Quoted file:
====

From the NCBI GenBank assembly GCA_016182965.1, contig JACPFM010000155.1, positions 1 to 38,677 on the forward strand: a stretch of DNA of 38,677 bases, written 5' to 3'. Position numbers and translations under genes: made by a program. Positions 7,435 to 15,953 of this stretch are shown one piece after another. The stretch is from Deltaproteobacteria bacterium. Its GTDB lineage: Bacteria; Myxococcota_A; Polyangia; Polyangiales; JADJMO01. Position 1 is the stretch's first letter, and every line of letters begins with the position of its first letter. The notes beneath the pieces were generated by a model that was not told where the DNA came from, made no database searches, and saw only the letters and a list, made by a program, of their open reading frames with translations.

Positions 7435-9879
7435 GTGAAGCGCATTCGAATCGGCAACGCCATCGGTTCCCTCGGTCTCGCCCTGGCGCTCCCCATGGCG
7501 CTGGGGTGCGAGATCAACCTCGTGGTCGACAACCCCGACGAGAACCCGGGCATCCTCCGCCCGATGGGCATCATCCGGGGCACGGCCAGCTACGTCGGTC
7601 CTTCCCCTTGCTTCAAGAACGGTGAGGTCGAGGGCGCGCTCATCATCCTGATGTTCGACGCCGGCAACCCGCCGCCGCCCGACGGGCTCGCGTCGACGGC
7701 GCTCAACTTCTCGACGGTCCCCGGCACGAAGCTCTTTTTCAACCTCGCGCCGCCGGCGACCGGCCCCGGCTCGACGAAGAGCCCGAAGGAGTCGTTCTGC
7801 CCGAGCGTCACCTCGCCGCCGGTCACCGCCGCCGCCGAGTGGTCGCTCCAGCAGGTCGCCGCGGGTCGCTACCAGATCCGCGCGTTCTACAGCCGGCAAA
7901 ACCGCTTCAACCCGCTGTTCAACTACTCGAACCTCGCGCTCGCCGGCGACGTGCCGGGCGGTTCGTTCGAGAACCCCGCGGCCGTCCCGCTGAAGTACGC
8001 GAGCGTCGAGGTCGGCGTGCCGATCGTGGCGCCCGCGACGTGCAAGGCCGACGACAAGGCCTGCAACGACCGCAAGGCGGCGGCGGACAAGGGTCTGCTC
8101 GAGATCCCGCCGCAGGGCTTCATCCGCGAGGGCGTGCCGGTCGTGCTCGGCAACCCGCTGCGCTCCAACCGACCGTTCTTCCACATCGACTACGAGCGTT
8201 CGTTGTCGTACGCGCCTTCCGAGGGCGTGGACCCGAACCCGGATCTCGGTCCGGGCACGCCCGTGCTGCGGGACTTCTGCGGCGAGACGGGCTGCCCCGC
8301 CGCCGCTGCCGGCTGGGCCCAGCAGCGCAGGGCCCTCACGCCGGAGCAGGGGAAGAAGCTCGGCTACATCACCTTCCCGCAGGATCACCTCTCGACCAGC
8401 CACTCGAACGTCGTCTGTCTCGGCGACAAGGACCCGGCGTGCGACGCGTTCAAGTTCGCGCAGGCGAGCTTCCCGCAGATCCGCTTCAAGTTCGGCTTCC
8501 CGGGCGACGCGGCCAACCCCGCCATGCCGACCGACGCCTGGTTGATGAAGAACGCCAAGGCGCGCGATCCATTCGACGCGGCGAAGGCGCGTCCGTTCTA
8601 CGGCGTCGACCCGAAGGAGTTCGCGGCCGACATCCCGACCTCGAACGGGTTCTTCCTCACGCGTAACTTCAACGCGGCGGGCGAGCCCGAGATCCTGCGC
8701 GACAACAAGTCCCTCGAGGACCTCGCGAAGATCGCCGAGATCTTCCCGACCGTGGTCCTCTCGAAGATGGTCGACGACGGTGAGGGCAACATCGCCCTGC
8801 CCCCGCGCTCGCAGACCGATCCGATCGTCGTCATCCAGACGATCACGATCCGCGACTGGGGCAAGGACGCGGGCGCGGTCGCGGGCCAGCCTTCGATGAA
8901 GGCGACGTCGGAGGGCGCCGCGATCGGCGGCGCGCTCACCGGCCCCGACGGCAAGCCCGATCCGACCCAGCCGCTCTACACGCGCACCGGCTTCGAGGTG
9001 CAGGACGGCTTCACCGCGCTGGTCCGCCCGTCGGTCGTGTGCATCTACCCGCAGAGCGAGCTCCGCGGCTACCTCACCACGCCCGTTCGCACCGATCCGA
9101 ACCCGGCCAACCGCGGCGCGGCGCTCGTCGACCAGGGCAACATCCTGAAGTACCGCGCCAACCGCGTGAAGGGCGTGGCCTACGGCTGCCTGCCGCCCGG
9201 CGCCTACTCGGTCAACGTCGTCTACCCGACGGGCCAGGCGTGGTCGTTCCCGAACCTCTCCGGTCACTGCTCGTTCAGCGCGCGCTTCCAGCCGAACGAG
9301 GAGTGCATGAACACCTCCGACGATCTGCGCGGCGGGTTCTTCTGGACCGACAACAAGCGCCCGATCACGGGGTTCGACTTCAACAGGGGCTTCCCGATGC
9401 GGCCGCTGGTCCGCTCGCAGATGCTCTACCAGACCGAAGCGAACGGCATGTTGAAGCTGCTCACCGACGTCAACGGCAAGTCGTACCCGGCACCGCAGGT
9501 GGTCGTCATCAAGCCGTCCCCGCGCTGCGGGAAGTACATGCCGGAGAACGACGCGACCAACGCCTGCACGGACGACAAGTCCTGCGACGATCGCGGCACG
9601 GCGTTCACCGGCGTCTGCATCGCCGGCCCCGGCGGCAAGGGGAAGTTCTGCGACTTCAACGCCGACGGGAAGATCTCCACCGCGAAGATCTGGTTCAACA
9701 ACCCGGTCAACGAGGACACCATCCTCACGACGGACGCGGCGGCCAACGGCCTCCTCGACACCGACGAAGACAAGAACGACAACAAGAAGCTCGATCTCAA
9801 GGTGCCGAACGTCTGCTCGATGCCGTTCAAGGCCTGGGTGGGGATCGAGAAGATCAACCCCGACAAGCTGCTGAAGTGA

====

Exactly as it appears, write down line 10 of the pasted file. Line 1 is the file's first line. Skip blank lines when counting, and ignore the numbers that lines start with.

8101 GAGATCCCGCCGCAGGGCTTCATCCGCGAGGGCGTGCCGGTCGTGCTCGGCAACCCGCTGCGCTCCAACCGACCGTTCTTCCACATCGACTACGAGCGTT